Another +1 for the z-clips. Ive used them on my dining table, a side table, and a coffee table with great success. Just remember to cut a groove on the inside of your apron. I’ve heard of folks using a biscuit jointer to cut a groove if they forgot to cut the groove. Though if you are just using hand tools that might not be a good option.

-- No craft is very far from the line beyond which is magic. -- Lord Dunsany — Instagram @grailwoodworks

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edapp

258 posts in 1791 days


#9 posted 04-18-2019 12:19 PM

Really like the figure 8 fasteners. No chance of slippage or misfitting them like the z clips (though the z clips are great too).

However, with the figure 8s, you need to make sure they are oriented in such a way to allow expansion (the holes in the fasteners need to be parallel to the long grain). If you install them perpendicular to the long grain they aren’t going to help your expansion problem.

View LittleShaver's profile

LittleShaver

527 posts in 981 days


#10 posted 04-18-2019 12:34 PM

While Z clips and figure 8s are great, I would choose the button approach in keeping with the design and hand tool approach.

-- Sawdust Maker

View tywalt's profile

tywalt

36 posts in 526 days


#11 posted 04-18-2019 01:03 PM

Thanks for the feedback all! I think i’m settled on wooden handcut tabs/buttons and mortises in the apron to keep some semblance of continuity to the design.

I am very familiar with figure 8’s but these z-clips are news to me. I’ll have to give those a shot on the next large panel top I make. Gotta love this forum and all the knowledge out there (even if it is something as simple as a little metal fastener).

-- Tyler - Central TX

View Blindhog's profile

Blindhog

120 posts in 1410 days


#12 posted 04-18-2019 03:48 PM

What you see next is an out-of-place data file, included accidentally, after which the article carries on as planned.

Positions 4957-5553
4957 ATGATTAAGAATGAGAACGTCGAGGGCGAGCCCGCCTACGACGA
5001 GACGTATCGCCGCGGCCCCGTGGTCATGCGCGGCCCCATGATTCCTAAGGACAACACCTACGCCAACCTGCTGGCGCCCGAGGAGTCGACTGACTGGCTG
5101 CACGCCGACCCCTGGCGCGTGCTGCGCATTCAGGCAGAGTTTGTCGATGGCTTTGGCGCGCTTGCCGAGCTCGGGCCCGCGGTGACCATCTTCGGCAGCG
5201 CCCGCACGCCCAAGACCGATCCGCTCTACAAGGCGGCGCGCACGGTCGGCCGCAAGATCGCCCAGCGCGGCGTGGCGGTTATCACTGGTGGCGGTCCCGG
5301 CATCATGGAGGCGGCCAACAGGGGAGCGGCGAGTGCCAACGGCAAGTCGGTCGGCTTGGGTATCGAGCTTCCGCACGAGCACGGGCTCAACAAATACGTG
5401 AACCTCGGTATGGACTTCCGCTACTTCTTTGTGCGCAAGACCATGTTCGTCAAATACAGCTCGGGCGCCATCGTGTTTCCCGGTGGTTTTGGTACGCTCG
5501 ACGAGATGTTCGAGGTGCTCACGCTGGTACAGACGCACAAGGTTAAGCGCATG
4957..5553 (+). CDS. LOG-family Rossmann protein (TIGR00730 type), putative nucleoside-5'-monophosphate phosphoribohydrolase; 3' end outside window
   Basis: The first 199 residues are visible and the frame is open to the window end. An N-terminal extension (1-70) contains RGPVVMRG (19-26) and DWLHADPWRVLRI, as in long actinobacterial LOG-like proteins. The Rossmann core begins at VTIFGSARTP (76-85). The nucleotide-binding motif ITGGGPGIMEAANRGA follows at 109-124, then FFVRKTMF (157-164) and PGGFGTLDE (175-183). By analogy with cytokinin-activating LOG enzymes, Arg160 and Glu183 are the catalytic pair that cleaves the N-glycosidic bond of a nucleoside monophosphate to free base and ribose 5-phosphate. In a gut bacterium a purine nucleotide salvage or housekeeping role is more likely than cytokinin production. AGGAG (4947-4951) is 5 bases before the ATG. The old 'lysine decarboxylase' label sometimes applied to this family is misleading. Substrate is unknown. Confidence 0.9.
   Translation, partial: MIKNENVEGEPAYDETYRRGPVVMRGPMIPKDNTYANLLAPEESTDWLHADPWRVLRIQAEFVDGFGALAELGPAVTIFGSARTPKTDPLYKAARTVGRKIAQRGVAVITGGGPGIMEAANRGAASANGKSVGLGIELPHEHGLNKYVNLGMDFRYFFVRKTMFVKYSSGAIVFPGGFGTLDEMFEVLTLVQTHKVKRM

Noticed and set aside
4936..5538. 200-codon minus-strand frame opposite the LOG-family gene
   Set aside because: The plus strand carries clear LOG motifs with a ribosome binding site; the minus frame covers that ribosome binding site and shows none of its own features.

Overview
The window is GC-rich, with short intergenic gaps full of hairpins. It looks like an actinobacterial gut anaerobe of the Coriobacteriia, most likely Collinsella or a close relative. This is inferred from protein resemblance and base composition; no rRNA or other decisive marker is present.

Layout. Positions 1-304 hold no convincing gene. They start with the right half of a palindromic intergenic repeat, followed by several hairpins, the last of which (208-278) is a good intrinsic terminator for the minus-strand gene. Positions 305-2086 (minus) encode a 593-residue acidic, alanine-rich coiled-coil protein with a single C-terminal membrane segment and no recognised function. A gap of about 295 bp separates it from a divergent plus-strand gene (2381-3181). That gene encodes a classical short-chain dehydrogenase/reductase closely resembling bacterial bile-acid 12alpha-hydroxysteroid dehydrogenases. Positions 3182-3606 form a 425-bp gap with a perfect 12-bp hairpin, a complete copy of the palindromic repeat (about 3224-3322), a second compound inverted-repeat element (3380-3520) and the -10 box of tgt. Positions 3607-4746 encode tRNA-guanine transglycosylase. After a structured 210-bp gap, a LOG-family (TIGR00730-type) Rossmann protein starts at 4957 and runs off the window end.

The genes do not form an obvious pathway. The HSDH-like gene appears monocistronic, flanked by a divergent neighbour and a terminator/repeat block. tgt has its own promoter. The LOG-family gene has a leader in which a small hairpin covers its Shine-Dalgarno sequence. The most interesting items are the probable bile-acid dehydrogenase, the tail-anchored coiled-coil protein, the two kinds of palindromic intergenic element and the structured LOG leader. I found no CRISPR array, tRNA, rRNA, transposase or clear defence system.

If you want to stay with the hand made theme, this works well…..................

-- Don't let perfection get in the way of plenty good enough

View mitch_56's profile

mitch_56

23 posts in 835 days


#13 posted 04-18-2019 11:05 PM

Sliding dovetails for me. A much more elegant solution, embraces expansion and contraction without resorting to screws or hardware, you can do it without glue and have an easy knockdown table if you want. Probably quite a bit stronger than buttons, but I don’t know of any science backing that opinion, and it’s not as though tables are often hauled around.
They also allow you to grow your skill a bit, and whenever a woodworker looks at the table from underneath, they’ll be pleasantly surprised.

Probably too late to be incorporated into the beautiful table pictured in the OP, but perhaps next time, as a table that nice deserves them!

View tywalt's profile

tywalt

36 posts in 526 days


#14 posted 04-19-2019 06:06 PM

Mitch, I’m having trouble envisioning how to attach a top with sliding dovetails. Would you cut the tails into the apron and slot into the top? Wouldn’t the slot be visible from the side of the table or is there another way to do that and I am just not grasping it? Regardless, that is an intriguing idea.

-- Tyler - Central TX

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mitch_56

23 posts in 835 days


#15 posted 04-19-2019 08:07 PM


Mitch, I m having trouble envisioning how to attach a top with sliding dovetails. Would you cut the tails into the apron and slot into the top? Wouldn t the slot be visible from the side of the table or is there another way to do that and I am just not grasping it? Regardless, that is an intriguing idea.

- tywalt

That’s the most common option. The aprons are left 1/2” (or whatever) tall, and that extra 1/2” (or whatever) becomes the tail.
The pins are cut into the underside of the top, and, again, in the most common variant, are “through” on one side of the table. On that through side, it’s common to custom fit a small plug from an offcut with a good grain match to fill the gap so it doesn’t show.

In the less common variant, a sliding dovetail can be cut so it is not through on either side, as shown in this video from the skilled hands of Dorian Bracht, about blind housed dovetails:
https://www.youtube.com/watch?v=wlz9CX0BW4I

but I wouldn’t try to imitate Dorian on your first go, have some practice runs first. Also, there has to be enough room for the lead-in to the housing area (you’ll understand after you watch the video), and in a standard table design, that isn’t possible, so this variant generally isn’t an option for tables.